The agency officially launched in the U.S. in August, and is the world’s first agency solely for transgender models. Apple Model Management is originally Thailand-based. Some models the agency represents include Arisce Wanzer, Tobago-born performer Dominique Brebnor, and Instagram famous Angel Qinan. Cecili Asuncion, who is director of the L.A. branch, was quoted saying to fortune.com that, “The lay of the land is changing. It’s like, ‘OK, cool, you’re trans, let’s see what you got.’ Because I see the women as models first and trans women second.” The industry has come a long way from the days when Caroline Cossey caused the controversy that was heard throughout the modeling world when she posed for playboy and was later outed by British Tabloid News of the World as a trans woman.
The look for male models has changed as well. Back in the days, the traditional alpha male was the hot commodity of the fashion industry. Models like Tyson Beckford had the ideal body types and bicep measurements to be applauded and coveted by designers the world over. While the alpha male look is still there with models like Rob James Evans and Jamie Dornan, the more feminine androgynous look is major in the industry. Looking at the lineup of male models for Theory’s NYFW: Men’s presentation, models had long hair, slender builds, and feminine faces.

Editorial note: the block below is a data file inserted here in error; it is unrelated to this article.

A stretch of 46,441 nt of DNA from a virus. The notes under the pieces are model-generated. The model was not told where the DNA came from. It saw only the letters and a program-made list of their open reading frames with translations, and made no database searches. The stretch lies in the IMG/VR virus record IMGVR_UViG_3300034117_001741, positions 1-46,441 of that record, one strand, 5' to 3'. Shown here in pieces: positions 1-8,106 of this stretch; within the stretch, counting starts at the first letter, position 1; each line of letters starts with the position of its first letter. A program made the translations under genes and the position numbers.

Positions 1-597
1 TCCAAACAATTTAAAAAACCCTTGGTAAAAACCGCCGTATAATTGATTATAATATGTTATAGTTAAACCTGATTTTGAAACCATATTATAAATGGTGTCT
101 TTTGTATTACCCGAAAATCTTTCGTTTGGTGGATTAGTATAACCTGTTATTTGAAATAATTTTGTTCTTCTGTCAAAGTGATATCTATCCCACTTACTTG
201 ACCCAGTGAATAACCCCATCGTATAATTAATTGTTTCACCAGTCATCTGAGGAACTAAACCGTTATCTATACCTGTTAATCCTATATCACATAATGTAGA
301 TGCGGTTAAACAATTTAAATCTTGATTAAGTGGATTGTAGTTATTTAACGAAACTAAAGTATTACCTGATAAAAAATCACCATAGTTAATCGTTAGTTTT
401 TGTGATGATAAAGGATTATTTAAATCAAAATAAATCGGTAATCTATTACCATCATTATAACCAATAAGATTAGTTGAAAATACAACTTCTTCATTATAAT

The svelte look became all the rage thanks to Saint Laurent’s Hedi Slimane, who has a strong preference for incredibly slender models for his runway shows. Roan Louch is a male model rising to prominence who is famous for his androgynous look. Louch with his feminine bone structure and flowing long hair has walked the runway for Gucci, Hood by Air, and Maison Margiela. He is the face of what is becoming a major trend in male modeling, a breakaway from the traditionally masculine.
Fashion is in an era where gender is merely an idea that can easily be broken. Models can rock a three-piece suit or a couture gown regardless of whether they are male, female, or outside of the gender binary entirely. While it’s easy to say that this might just be a trend, for an industry known for being on the forefront of LGBT issues, fashion is sure to hold true to its rebellion against gender norms.